|Daniel O'Connell by George Hayter|
Daniel O’Connell, who in the early 19th century was one of the leading barristers in Ireland, led the campaign for Catholic Emancipation, which had consumed England for many decades, beginning in the 18th century. He was a moderate and a brilliant voice, speaking for the Irish in a way that England could not ignore. His actions would gain him the title The Liberator of Ireland.
Though a Deist in his youth, after the infamous duel in 1815, where he killed John D'Esterre, a leading member of the Protestant Ascendancy who had challenged him, O’Connell returned to his faith. In 1816, he became a devout Catholic, to the great joy of his wife.
In 1817, he stated,
“My political creed is short and simple. It consists in believing that all men are entitled as of right and justice to religious and civil liberty…I have taken care to require it only on that principle which would emancipate the Catholics in Ireland, would protect the Protestants in France and Italy, and destroy the Inquisition, together with inquisitors, in Spain. Religion is debased and degraded by human interference; and surely the worship of the Deity cannot but be contaminated by the admixture of worldly ambition or human force.”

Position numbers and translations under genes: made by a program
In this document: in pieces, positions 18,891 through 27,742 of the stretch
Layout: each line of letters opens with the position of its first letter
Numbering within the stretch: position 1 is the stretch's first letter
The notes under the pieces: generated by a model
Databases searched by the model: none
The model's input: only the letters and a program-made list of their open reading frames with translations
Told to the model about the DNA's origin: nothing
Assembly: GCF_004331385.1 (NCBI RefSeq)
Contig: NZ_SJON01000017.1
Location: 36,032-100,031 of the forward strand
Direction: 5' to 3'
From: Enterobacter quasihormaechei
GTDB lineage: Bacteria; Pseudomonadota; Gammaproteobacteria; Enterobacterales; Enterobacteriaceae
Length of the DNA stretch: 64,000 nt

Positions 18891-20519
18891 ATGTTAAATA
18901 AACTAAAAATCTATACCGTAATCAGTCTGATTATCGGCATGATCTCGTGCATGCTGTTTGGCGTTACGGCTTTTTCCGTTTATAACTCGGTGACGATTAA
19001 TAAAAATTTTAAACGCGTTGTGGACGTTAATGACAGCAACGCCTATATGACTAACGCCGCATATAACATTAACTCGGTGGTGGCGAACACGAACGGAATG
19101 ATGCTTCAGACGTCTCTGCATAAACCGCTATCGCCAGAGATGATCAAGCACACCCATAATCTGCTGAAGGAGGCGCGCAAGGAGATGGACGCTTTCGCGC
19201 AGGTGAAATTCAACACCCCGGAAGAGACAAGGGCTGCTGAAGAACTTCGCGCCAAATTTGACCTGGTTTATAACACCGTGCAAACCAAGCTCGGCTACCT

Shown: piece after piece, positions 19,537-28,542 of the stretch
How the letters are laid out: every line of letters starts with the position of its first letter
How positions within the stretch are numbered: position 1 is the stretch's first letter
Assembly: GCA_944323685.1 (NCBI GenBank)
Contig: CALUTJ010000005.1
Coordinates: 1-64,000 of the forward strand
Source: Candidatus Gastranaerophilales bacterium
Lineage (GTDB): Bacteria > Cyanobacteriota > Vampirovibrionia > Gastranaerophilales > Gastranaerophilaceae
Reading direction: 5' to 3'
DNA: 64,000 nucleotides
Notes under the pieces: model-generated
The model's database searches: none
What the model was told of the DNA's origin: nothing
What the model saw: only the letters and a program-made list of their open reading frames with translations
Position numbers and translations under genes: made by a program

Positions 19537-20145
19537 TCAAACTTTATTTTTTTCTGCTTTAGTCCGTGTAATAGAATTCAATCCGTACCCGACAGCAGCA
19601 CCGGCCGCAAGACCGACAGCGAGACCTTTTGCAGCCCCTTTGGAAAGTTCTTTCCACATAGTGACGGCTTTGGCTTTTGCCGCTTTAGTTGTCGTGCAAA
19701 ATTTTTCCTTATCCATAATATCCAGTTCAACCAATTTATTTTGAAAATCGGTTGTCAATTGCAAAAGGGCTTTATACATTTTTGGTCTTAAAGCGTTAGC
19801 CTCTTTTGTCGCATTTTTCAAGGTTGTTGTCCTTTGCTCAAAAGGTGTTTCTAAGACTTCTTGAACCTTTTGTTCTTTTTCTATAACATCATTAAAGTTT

Until the Catholic Emancipation Act of 1829, Catholics could not, among other things, hold public office nor serve in Parliament. Ironically, the Prince Regent opposed Catholic Emancipation even though he married (illegally) Maria Fitzherbert, a twice-widowed Roman Catholic, who was arguably the love of his life. He did not, however, veto the new law in 1829, pressed by the Whigs and opposed by the Tories, which emancipated the Catholics.
In 1828, when Daniel O’Connell stood for election in County Clare and won, he could not take a seat in the House of Commons—not until 1829 with the new law. In finally gaining emancipation for all Catholics, Daniel O’Connell won the title “The Liberator.”
Daniel O’Connell was a tall, handsome man with a head of dark curls and shinning blue eyes. My hero in The Shamrock & The Rose, Morgan O’Connell, is Daniel’s fictional Protestant cousin with the same dark good looks. Daniel O’Connell did have a Protestant cousin and Protestant friends, so it’s quite possible a scenerio. In his younger days before he married, when he was training in England, Daniel was quite the rake. My fictional Morgan O’Connell was one as well until he met Rose Collingwood.
Put yourself in the mood and grab a copy of my novella, The Shamrock & The Rose, 99¢ on Amazon.
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